Nothing is less romantic than a booty call, but let's face it, they're usually a part of dating life. And sometimes, you're not exactly in the most mentally clear state when you heed (or make) that call of passion. Hey, no judgments there, but come on, don't drive drunk to get to your hook-up destination!
A recent report from CheapCarInsurance.Net shows that a hook-up location is one of the top destinations for inebriated drivers, with 26 percent of respondents claiming they've driven drunk to get to one.
A Growing -- and Deadly -- Problem on America's RoadsApril 26, 201701:41
"It might not seem like a huge percentage of respondents, but it did rank among the top five destinations identified by respondents as to where they were headed when driving drunk," said Angela Skane, project manager for CheapCarInsurance.net.
Ninety-four percent of respondents said they've driven drunk to get home, and 39 percent said they've driven drunk to get to a friends house. Twenty-five percent claimed that they've gotten behind the wheel when drunk to drive to yet another bar, while 17 percent admitted to driving drunk to reach a liquor store.
Who are these people behaving so foolishly? Certainly it's not the millennials. They have undoubtedly learned from the mistakes of gen-Xers and boomers, and while they may still be grappling with the dangers of texting and driving, drinking and driving isn't a problem for them.
Wrong. At least according to this study.
Millennials Are a Big Part of the Problem
"Respondents ranged in age from 19 to 74, and 67.15 percent were millennials," said Skane.
Yikes! Millennials, what gives? You're supposed to do all things better than every other demographic! Alas, it looks as though millennials commonly suffer a gap in self-perception: They're drunk, but don't think they are.
"The millennials who took our survey were the group most likely to feel okay to drive, when according to their BAC estimate, they were actually over the legal limit," said Skane.
The report also found that drunk driving was more common over the weekend, with the BAC of men and women nearly doubling on Friday and Saturday when compared to weeknights. Here too, millennials appeared sloppier than any other age group.
"When looking at weekend BACs by age you can see that from the age ranges of 20 to 37, the BAC range is much broader, meaning that the BACs of those falling into this age range are higher than that of those who are over the age of 40," said Skane.
What About Ride-Sharing?
The average millennial (and just about anybody with a smartphone in an urban area) has come to know and love ride-sharing apps such as Lyft and Uber. CheapCarInsurance's study suggested that indeed, these services are helping curb instances of drunk driving.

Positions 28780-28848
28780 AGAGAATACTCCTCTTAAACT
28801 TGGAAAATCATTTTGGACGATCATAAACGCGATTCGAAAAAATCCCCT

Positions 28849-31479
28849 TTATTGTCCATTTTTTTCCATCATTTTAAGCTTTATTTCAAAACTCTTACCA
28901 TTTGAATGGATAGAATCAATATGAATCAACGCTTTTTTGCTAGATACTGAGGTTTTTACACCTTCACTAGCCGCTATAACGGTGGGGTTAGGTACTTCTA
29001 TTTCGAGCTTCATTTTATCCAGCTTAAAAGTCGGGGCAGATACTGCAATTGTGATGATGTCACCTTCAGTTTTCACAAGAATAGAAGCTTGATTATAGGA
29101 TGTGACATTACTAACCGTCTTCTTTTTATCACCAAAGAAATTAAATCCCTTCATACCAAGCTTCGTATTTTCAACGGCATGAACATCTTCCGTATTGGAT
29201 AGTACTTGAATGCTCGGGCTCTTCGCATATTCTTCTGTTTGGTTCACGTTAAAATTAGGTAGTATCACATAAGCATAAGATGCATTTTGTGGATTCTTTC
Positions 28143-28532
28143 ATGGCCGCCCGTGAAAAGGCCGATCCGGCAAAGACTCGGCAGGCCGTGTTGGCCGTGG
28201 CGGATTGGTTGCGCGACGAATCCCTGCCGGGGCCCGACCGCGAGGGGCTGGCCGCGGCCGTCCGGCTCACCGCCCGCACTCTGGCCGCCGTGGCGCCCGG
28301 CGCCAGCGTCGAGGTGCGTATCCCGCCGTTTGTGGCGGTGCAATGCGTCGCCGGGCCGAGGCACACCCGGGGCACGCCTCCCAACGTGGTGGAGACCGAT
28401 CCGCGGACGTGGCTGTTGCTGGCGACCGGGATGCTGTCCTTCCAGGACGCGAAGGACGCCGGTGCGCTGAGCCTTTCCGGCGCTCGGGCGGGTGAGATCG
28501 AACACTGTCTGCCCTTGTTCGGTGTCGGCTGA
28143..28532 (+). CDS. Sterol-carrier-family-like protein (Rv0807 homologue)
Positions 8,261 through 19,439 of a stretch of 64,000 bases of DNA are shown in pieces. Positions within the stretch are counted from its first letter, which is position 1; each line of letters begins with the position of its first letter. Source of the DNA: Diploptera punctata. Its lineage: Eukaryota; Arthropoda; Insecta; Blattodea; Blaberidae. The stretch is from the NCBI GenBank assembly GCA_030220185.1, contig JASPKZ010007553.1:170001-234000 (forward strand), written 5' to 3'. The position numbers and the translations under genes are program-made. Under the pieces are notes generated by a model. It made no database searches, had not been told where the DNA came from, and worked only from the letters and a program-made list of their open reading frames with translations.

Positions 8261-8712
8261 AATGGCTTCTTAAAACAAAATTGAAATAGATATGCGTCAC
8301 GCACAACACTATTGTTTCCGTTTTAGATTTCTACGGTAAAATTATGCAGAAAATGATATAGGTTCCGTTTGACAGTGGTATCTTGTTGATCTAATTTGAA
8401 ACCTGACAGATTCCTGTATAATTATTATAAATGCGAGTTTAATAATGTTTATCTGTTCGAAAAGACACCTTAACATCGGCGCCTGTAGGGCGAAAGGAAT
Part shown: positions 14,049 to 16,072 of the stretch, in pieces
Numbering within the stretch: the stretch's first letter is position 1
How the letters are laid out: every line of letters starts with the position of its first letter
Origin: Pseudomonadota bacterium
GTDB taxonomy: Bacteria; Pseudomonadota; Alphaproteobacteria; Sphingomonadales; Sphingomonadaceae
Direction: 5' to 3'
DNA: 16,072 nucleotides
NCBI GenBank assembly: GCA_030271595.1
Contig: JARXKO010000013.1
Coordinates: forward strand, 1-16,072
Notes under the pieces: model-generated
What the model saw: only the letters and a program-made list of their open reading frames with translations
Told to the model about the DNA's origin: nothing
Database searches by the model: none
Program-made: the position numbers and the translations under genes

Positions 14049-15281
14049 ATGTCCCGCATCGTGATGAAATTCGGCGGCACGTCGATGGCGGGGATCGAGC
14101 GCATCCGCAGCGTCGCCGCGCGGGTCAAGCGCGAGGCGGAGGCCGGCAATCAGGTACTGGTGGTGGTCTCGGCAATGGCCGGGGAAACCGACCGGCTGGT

According to the report, people do make use of these services when they're out drinking: Roughly 43 percent of men say they called for a ride, as did 38 percent of women. Close to 70 percent of men said that they used a ride-share service because a friend made them, while only 30 percent of women reported the same reason; 34 percent of women said they called a ride-share because they were too drunk to get to their destination, compared with 63 percent of men.
Ideally, we'd see these numbers at 100 percent for all respondents, but that isn't presently possible — not when there are still regions that have not yet allowed the presence of ride-sharing services.
Uber and Lyft Not Available in Some Regions
Sydney Ziverts, a millennial living in Syracuse, told NBC News that drunk driving among her peers is a huge problem, largely because Lyft and Uber are not available in central New York.
"We have a problem with the reliability of the limited cabs in our area on top of [them] being expensive," said Ziverts. "A ride-sharing service such as Uber or Lyft would quickly resolve both of these problems, eliminating a great deal of drunk driving."
And even if you can land/afford a cab, Ziverts says that people are reluctant to leave their cars at bars because they'll likely get towed.
"Signs have been placed in parking lots of popular bars saying they will tow your car if you park it overnight," said Ziverts. "On a millennial's salary, paying for your car to get towed sounds dreadful. People would rather take the risk and drive."
Ralph Blackman, president and CEO of Responsibility.org, a non-profit fighting drunk driving and underage drinking, is urging all municipalities to authorize ride-sharing services.
"Why wouldn't you give people, especially young people, the option of using [a ride-sharing service when drunk]? All communities need to take advantage of this."
Apps Can Help, to an Extent
As the study proves — in addition to heaps of other data such as that from The National Highway Traffic Safety Administration, the problem of drunk driving is alive and well in the U.S, and it's alarming to note that millennials are part of the problem.
Blackman is of the opinion that we just aren't doing enough to address the issue, and should focus practical efforts towards millennials. One thing he hopes will help is Responsibility.org's app, Virtual Bar, which allows users to enter in their gender, weight, and height, along with the type of alcoholic beverage they’re consuming and at what time.
"A lot of people don't know that [certain factors] like weight and height affect their BAC," said Blackman. "And learning by experience can have tragic results."
There are a number of other apps that help determine your blood alcohol level such as Intellidrink and DrinkTracker Breathalyzer, but none of them guarantee 100 percent accuracy, and you probably should just splurge on a cab, go for Lyft, or stay at home if you're going to be drinking. Easier said than done though, evidently.
"The results of this survey indicate just how often the act of drunk driving occurs, and how it still justifies public attention, despite the strides we’ve made as a nation thus far," said Skane.